Yahoo CEO Scott Thompson has come under fire for lying about his academic degrees
Melinda Blackman: "Groupthink" may be a culprit in the hiring process of Thompson
She says Thompson's case raises larger issue of resume fraud
Blackman: Vetting a job candidate thoroughly can be time consuming, but it's important
Editor’s Note: Melinda Blackman is a professor of psychology at California State University, Fullerton.
The vetting process and the subsequent hiring of Yahoo CEO Scott Thompson seemed like standard procedure. But in recent days he has come under fire for the controversy surrounding his academic credentials.
A graduate of Stonehill College, Thompson earned a bachelor’s degree in accounting. But his official biography at Yahoo and Paypal, where he worked previously, says that he also has a degree in computer science. Thompson probably could have gone further and claimed he had a master’s degree in engineering and no one would have questioned it. Holding these credentials seems very plausible for someone with Thompson’s job history. And since he was a well known and successful executive, a background check was probably put on the back burner. Why? “Groupthink” is a possible culprit.
The term groupthink was coined by Irving Janis in 1972 to describe ill-fated decisions like in the cases of the Bay of Pigs invasion or the destruction of the Space Shuttle Challenger. In these instances, small, cohesive committees engaged in flawed decision-making while being under the gun to produce a result quickly. Group members feel the need to conform and be in a consensus, despite what their gut instincts tell them.
While we don’t know all the factors that went into the vetting process of Thompson, the executive search committee that was responsible for his review may have engaged in groupthink. Fortunately, in Yahoo’s case, the only bad outcome is that jobs were lost under Thompson’s leadership.
Thompson certainly isn’t the only high profile executive to have been caught in this type of scandal. Plenty have come before him and plenty will come after him.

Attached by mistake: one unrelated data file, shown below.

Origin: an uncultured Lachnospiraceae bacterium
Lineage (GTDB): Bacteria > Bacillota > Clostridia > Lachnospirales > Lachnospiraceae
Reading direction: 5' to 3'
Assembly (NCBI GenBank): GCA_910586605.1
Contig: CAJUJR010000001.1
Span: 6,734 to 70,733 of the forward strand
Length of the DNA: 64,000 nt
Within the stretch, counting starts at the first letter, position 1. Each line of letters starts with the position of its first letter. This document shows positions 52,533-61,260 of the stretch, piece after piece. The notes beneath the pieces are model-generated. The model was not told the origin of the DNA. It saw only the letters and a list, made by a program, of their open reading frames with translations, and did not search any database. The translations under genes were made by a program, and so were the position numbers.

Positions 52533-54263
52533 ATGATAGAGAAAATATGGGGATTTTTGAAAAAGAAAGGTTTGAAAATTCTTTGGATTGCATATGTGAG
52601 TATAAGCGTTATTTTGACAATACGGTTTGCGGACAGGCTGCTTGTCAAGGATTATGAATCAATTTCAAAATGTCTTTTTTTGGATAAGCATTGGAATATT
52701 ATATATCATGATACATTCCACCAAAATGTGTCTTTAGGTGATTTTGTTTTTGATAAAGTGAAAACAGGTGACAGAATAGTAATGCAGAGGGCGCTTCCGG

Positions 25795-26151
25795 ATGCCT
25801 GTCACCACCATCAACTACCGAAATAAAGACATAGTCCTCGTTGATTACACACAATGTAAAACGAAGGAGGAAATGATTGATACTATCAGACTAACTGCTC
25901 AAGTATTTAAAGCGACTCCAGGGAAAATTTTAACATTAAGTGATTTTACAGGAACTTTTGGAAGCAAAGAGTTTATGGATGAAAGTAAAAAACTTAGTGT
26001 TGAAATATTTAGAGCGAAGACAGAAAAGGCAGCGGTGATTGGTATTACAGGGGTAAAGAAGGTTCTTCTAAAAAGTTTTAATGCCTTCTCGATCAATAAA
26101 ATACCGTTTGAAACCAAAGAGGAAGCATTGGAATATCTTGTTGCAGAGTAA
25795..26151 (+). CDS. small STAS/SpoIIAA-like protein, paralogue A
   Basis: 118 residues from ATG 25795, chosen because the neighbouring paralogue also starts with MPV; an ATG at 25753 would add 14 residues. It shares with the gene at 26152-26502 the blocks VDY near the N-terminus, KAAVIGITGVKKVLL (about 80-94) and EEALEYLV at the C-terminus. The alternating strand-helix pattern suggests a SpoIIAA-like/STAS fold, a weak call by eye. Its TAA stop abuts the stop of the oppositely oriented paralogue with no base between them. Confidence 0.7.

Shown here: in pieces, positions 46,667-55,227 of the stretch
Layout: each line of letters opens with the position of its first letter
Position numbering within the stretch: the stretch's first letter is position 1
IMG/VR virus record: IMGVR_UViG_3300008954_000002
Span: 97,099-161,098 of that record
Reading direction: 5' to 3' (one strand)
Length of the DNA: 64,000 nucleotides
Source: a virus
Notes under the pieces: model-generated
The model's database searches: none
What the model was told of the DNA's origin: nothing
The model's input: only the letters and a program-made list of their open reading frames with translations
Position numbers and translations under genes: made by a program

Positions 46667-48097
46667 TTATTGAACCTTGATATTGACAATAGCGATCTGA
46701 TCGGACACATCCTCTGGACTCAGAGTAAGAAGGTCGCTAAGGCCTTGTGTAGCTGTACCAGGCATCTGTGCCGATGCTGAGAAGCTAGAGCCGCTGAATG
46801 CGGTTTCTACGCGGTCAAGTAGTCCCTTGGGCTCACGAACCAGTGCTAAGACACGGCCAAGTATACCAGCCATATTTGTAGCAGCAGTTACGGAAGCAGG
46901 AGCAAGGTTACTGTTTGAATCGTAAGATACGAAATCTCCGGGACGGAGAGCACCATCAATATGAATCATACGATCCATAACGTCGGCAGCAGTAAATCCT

In Thompson’s case, it turned out that he didn’t even submit a resume, and that he reached out directly to Yahoo about the job. How his record got embellished is not exactly clear at this point. Whether he was in any way involved with enhancing his biography or somehow the resume mistakenly incorporated incorrect information, the firestorm over Thompson serves as food for thought about the bigger issue of embellishing one’s resume.
Resume fraud is not uncommon. It is committed to gain a competitive edge in landing a job, but the rationale that people use to justify the fraud is less clear. Some people actually perceive their lies to be 80% truths and therefore see no problem in fudging their resume. Other job seekers may feel the exaggerated information is permissible as a way to compensate for the many hard knocks they have endured in life. The more times that false information goes undetected, the more desensitized people become to their own deception, and will likely continue with this pattern of behavior.
Research has suggested that the best predictor of one’s future behavior is one’s past behavior. The more pieces of the puzzle that a job search committee can put together about a candidate’s past, the more accurate it will be in assessing that individual.
Nowadays, with a competitive job market and fewer jobs, recruiters should take extra precautions against resume fraud. In addition to background checks and verification of credentials, the interview process is an opportune time to ferret out any falsified information.
Structured job interviews with standardized questions are ideal for determining how qualified a candidate is for a job. But employers should be just as concerned about the candidate’s characteristics, especially their level of integrity.
The unstructured employment interview – informal questioning or conversation – is better at revealing a candidate’s personality traits. Candidates are usually caught off guard with small talk over dinner and drinks and inadvertently end up spilling the beans. Any red flags in a candidate’s past will have a high probability of being raised if they exist.
Vetting a candidate thoroughly can sometimes be costly and time consuming, but it is worthwhile for the long-term health of the organization. I’m sure this has been an expensive learning experience for Yahoo. Hopefully, others will take note.
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The opinions expressed in this commentary are solely those of Melinda Blackman.